Cat fights

It’s a common situation when living in a town or built up area, hearing the horrible yelling and screaming of cats outside fighting each other, however it is always worse when your own cat is involved.

Cats are territorial animals and often fight to defend their territory.

The warmer months are the most common time for cat fights to occur as female cats are coming on heat, and more comfortable temperatures make it nicer for cats to wander outside at night.

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It is important to never try and separate two cats in a fight or try and handle them afterwards, they are often highly strung after a fight and will act to defend themselves. You may be best attempting to spray them with some water to spook them apart.

Cat fights can be harmful to your cat for multiple reasons:

FIV (feline immunodeficiency virus)

Fighting with other cats can highly increase your cat’s risk of contracting FIV which is spread via cat bites. FIV affects the immune system and is incurable.

Cat bite abscesses and other related injuries.

A cat’s mouth and claws are covered in nasty bacteria which can result in serious infections that often end up requiring veterinary treatment.

Abscesses are a common occurrence after a cat bite, they are often seen as a lump in the skin caused by an infection which results in swelling and pressure.

An abscess can be very painful and will require veterinary treatment to cure.


Being involved in a cat fight can cause a lot of stress on your cat.

Think about it this way, you are at home protecting your property and someone attacks you, it hurts, your scared, and you don’t know if they are going to come back and do it again, it’s scary! This stress can be long lasting, resulting in harmful medical conditions such as urinary tract inflammation (this can cause a blockage and become fatal in male cats).

Other signs of stress may include, over grooming, misdirected aggression (attacking owners and other pets), hiding and inappropriate toileting (particularly spraying).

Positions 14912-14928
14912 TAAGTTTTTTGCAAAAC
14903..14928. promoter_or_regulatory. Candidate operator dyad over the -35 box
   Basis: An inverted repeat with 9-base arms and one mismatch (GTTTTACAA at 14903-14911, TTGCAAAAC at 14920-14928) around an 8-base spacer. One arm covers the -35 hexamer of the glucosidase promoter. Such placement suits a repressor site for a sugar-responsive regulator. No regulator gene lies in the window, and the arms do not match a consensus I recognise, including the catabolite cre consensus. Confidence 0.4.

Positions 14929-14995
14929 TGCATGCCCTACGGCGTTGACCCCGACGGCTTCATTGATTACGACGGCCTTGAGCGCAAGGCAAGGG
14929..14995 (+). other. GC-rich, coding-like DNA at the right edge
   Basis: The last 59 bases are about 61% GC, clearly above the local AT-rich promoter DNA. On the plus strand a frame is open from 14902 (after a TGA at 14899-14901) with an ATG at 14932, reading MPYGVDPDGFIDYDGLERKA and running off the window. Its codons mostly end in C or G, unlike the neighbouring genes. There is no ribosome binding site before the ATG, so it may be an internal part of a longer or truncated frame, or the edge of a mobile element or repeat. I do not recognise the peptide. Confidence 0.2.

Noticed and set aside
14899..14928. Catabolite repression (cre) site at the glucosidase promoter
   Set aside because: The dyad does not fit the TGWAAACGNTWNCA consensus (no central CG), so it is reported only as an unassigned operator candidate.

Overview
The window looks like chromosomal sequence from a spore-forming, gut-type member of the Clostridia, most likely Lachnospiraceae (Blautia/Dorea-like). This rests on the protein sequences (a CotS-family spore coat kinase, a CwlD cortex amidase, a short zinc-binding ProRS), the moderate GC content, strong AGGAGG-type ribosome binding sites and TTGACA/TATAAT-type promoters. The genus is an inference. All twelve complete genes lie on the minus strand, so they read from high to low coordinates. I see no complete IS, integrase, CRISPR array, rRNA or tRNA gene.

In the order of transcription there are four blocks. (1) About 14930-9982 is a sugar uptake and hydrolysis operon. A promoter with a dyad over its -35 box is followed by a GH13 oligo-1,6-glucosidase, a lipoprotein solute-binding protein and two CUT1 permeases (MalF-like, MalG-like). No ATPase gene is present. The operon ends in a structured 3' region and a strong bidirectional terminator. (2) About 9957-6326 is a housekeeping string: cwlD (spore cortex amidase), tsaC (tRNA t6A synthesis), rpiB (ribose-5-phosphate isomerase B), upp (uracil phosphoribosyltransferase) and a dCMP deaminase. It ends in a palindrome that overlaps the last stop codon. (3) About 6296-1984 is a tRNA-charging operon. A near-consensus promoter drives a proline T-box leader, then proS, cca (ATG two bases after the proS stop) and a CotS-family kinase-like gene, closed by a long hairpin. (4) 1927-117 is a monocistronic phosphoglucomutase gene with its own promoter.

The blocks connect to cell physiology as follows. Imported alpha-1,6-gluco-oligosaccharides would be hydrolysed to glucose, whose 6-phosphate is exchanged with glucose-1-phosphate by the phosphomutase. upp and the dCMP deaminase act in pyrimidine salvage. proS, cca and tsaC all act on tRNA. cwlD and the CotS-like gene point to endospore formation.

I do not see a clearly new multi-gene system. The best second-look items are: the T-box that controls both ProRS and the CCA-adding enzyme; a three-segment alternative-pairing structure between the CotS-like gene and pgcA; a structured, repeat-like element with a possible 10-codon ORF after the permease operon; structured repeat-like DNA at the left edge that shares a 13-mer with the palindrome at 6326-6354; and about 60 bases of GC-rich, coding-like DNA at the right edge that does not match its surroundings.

Unfortunately, frequent attacks and intimidation may cause your cat to feel unsafe in its own home and he/she may leave the area for good in search of a safer place.

Sadly even indoor cats, who never go outside, can also be mentally affected by cats fighting outside. Cats don’t always understand the safety of a closed door, especially if they have been attacked before.

So the real question is….

How do you avoid your cat being affected by cat fights outside?

-Desexing your cat. This will eliminate you cat’s desire to mate, and reduce its interest in wandering to look for a mate, as well as reduce the risk of fighting with other un-desexed male cats

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Mokey and Mocha enjoying their home made cat enclosure

-Keeping your cat inside. Consider building a cat enclosure outside, these are a great way for your cat to enjoy the outside, but safely and can be attached to the house for easy access inside and out.

-Be mindful of what may be going on outside, and how it may affect your cats mental state.

-Use Feliway spray or a plug in diffuser; a synthetic pheromone, that can help create your home into calming place for your cat, and reduce stress.

-Keep an eye on your cats’ behaviour and notify your vet if you notice any changes.

-Potentially invest in a Microchip reader cat flap; to prevent stray cats from entering your home.

-Keep food bowls inside and only ever feed your own cat to discourage strays from repeatedly visiting your house.

-‘Cat proof’ your fence; there are many companies who build cat safe fence toppers (to keep your cat in and others out) and be sure to check for holes in the fencing where other cats may get in.

If you have any concerns with your cat please contact our friendly staff at Latrobe Veterinary Hospital (Traralgon) on 03 5174 6999 or our Morwell clinic on 03 5133 8005.